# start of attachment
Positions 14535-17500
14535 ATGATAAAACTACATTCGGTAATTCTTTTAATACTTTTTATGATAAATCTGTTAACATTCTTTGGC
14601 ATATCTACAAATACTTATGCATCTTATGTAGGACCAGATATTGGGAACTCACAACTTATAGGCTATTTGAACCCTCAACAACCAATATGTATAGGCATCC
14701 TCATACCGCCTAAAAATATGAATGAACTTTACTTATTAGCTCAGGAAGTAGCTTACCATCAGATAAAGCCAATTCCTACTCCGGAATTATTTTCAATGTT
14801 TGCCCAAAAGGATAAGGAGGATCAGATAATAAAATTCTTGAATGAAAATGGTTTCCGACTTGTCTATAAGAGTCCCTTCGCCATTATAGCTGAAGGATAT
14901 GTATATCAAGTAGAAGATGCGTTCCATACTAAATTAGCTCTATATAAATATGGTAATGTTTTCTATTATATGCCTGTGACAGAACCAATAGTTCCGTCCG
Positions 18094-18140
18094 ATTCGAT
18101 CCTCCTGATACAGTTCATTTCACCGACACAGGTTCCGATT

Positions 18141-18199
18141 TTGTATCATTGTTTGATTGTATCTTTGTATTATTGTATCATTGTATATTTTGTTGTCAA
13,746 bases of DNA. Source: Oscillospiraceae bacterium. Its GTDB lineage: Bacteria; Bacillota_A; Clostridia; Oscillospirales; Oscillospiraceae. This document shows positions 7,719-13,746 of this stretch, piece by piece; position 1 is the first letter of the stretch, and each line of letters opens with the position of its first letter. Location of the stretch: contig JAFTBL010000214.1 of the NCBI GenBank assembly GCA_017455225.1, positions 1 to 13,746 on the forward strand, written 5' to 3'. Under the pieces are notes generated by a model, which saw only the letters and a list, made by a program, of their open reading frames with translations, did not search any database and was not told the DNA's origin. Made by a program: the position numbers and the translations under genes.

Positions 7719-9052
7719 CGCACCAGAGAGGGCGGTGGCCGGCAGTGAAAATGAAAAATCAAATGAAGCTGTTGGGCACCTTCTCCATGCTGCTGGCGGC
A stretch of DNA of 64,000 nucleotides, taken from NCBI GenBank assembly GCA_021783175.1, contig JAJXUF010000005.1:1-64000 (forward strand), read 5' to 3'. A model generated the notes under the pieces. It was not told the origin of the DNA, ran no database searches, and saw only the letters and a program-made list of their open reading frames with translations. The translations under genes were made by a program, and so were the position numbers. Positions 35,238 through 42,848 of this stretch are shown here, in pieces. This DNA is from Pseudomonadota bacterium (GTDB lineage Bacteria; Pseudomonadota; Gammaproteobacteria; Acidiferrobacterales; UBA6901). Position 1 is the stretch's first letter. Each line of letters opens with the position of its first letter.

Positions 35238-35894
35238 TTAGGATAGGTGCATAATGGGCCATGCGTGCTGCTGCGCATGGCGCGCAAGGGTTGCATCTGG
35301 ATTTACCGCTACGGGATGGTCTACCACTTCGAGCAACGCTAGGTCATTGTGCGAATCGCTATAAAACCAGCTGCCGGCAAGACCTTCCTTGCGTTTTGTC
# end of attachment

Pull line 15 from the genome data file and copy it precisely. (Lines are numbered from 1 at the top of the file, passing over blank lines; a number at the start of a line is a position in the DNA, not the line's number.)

A stretch of DNA of 64,000 nucleotides, taken from NCBI GenBank assembly GCA_021783175.1, contig JAJXUF010000005.1:1-64000 (forward strand), read 5' to 3'. A model generated the notes under the pieces. It was not told the origin of the DNA, ran no database searches, and saw only the letters and a program-made list of their open reading frames with translations. The translations under genes were made by a program, and so were the position numbers. Positions 35,238 through 42,848 of this stretch are shown here, in pieces. This DNA is from Pseudomonadota bacterium (GTDB lineage Bacteria; Pseudomonadota; Gammaproteobacteria; Acidiferrobacterales; UBA6901). Position 1 is the stretch's first letter. Each line of letters opens with the position of its first letter.